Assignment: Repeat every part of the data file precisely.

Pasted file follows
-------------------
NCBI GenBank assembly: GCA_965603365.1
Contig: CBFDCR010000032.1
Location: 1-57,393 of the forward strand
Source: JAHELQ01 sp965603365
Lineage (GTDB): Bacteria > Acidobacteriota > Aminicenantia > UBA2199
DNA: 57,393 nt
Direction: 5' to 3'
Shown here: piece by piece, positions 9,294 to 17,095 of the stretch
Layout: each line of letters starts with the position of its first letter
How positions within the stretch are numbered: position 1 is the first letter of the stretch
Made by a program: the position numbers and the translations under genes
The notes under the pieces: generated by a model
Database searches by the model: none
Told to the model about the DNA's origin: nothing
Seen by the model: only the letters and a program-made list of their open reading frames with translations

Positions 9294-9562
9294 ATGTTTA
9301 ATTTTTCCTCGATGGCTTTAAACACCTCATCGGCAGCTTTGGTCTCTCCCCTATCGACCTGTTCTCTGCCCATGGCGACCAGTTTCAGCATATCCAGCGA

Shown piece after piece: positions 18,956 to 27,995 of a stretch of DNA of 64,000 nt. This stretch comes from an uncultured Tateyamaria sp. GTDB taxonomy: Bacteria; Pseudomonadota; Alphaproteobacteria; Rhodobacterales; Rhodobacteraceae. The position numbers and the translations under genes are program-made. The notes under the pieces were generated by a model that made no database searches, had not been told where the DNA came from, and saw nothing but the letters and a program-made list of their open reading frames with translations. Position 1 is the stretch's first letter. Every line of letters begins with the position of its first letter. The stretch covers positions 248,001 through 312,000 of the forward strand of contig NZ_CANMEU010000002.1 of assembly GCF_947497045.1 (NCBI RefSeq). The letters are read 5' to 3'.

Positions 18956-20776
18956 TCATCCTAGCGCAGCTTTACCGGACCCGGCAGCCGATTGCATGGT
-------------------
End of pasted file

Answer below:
NCBI GenBank assembly: GCA_965603365.1
Contig: CBFDCR010000032.1
Location: 1-57,393 of the forward strand
Source: JAHELQ01 sp965603365
Lineage (GTDB): Bacteria > Acidobacteriota > Aminicenantia > UBA2199
DNA: 57,393 nt
Direction: 5' to 3'
Shown here: piece by piece, positions 9,294 to 17,095 of the stretch
Layout: each line of letters starts with the position of its first letter
How positions within the stretch are numbered: position 1 is the first letter of the stretch
Made by a program: the position numbers and the translations under genes
The notes under the pieces: generated by a model
Database searches by the model: none
Told to the model about the DNA's origin: nothing
Seen by the model: only the letters and a program-made list of their open reading frames with translations

Positions 9294-9562
9294 ATGTTTA
9301 ATTTTTCCTCGATGGCTTTAAACACCTCATCGGCAGCTTTGGTCTCTCCCCTATCGACCTGTTCTCTGCCCATGGCGACCAGTTTCAGCATATCCAGCGA

Shown piece after piece: positions 18,956 to 27,995 of a stretch of DNA of 64,000 nt. This stretch comes from an uncultured Tateyamaria sp. GTDB taxonomy: Bacteria; Pseudomonadota; Alphaproteobacteria; Rhodobacterales; Rhodobacteraceae. The position numbers and the translations under genes are program-made. The notes under the pieces were generated by a model that made no database searches, had not been told where the DNA came from, and saw nothing but the letters and a program-made list of their open reading frames with translations. Position 1 is the stretch's first letter. Every line of letters begins with the position of its first letter. The stretch covers positions 248,001 through 312,000 of the forward strand of contig NZ_CANMEU010000002.1 of assembly GCF_947497045.1 (NCBI RefSeq). The letters are read 5' to 3'.

Positions 18956-20776
18956 TCATCCTAGCGCAGCTTTACCGGACCCGGCAGCCGATTGCATGGT